On the Western Front, soldiers had to stand in trenches for hours on end, ever vigilant for an attack, not allowed to sleep, and doing a daily routine of chores.
Boredom was a common ailment and when men had spare time they played cards and bingo, read whatever was on hand, and wrote letters to family and friends at home.
Entertainment was important in breaking the monotony and maintaining morale.
The Australian Government even employed bandsmen to rally troops into battle, mark solemn occasions and offer entertainment during rest times.
It was not uncommon to hear soldiers singing in the trenches.
The most common songs were ‘Pack Up Your Troubles in Your Old Kit-Bag’ (1915), ‘It’s a Long Way to Tipperary’ (1912), and ‘Keep the Home-Fires Burning’ (1914), which evoked home and lifted spirits.
‘Pack Up Your Troubles’ is best remembered for its chorus:
What’s the use of worrying?
It never was worthwhile, so
Pack up your troubles in your old kit-bag,
And smile, smile, smile.
Many of these songs became popular music hall tunes, which were mixed with comedy, specialty acts and variety entertainment, to the delight audiences both on the home front and abroad.
The First World War was the peak of music halls, variety shows and theatres, which tapped into popular sentiment and mobilised support for the war effort.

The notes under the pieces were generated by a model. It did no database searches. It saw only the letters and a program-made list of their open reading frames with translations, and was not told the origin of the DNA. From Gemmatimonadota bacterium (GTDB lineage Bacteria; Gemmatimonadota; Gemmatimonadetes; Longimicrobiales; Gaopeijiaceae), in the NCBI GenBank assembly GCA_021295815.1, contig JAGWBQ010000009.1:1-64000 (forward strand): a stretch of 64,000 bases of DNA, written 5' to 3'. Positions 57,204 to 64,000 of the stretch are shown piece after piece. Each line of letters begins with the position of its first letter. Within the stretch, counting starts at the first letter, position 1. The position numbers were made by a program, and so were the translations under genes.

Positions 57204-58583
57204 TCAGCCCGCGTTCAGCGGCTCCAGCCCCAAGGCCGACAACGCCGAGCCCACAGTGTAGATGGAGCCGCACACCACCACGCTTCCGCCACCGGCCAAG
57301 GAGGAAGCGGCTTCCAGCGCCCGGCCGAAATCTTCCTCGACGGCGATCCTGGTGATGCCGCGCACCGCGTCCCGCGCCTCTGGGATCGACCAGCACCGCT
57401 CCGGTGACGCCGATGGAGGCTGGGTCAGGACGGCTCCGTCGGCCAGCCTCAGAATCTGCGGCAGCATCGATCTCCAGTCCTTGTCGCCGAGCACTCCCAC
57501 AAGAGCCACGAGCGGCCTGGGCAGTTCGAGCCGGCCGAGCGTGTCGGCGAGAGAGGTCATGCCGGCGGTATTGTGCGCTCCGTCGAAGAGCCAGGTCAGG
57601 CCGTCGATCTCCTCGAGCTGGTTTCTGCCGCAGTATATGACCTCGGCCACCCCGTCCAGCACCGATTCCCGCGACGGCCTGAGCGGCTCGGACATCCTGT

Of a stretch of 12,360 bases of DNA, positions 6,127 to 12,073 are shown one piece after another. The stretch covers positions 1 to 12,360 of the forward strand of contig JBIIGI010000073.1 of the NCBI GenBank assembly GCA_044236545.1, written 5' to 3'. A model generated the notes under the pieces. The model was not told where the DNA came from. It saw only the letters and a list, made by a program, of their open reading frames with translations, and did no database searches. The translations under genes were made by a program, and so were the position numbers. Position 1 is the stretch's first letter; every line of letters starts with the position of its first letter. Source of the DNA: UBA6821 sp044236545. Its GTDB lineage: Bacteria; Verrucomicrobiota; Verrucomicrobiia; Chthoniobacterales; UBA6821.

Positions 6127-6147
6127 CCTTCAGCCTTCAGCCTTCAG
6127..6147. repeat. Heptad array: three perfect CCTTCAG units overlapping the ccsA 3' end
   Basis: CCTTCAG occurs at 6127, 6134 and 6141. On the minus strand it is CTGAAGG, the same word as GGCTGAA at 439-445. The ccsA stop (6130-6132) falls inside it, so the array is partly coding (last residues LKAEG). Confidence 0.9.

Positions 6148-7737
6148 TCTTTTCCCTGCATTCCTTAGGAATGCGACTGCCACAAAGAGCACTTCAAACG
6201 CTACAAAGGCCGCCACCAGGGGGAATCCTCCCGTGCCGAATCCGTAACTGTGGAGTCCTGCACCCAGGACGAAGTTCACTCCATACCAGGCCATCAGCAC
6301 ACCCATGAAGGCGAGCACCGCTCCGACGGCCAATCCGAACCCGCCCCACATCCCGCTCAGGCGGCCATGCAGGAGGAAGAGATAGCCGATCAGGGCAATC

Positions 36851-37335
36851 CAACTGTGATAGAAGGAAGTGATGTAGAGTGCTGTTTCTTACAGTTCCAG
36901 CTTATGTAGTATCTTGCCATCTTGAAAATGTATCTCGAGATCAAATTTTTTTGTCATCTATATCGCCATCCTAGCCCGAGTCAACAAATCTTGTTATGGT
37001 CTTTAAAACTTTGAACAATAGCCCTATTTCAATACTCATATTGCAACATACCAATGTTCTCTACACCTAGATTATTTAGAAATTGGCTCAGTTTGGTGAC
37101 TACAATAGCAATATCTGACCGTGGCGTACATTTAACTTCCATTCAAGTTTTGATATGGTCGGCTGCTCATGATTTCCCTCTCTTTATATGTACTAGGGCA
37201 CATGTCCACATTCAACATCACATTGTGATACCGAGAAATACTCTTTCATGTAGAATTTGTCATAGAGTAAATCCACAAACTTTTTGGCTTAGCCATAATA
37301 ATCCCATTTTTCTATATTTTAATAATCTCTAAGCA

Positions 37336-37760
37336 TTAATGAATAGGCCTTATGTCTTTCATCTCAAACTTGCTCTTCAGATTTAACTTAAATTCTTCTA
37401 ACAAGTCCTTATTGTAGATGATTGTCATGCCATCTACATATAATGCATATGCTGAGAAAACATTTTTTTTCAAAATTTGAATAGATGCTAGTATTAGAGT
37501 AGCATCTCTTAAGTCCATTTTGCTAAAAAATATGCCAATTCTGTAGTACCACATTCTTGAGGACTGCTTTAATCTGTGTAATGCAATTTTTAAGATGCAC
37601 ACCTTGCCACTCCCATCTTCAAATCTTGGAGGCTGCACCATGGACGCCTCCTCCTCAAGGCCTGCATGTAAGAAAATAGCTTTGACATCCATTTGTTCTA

Some songs promoted enlistment, such as ‘All the Boys in Khaki get the Nice Girls’ (1915), while others satirised the experience of war, the most notorious being ‘Oh! It’s a lovely war’ (1918).
Cinema had begun in the decade before the war, and soldiers on R&R – like those at home – queued up to watch ‘picture shows’.
Britain’s first cinema opened in 1907 and by the start of the war there were more than 5,000.
The new medium was quickly adopted by governments to promote the war effort, with films such as The Battle of the Somme (1916) and The Retreat of the Germans at the Battle of Arras (1918).
Popular actors such as Charlie Chaplin produced and starred in many propaganda films for the Allies, including Zepped (1916), which featured real scenes of a Zeppelin bomb raid over London.
Wartime audiences adored Chaplin and his slapstick gags as the antidote to the concerns of their daily lives.
Not surprisingly, when soldiers organised their own concert parties, Chaplin’s character of ‘the little Tramp’ was a popular choice for dress-ups.
In costume, soldiers temporarily forgot physical and emotional traumas, and put aside their inhibitions to lift each other’s spirits.
Fuller, J. G. Troop Morale and Popular Culture in the British and Dominion Armies 1914-1918. Oxford: Clarendon Press, 1990.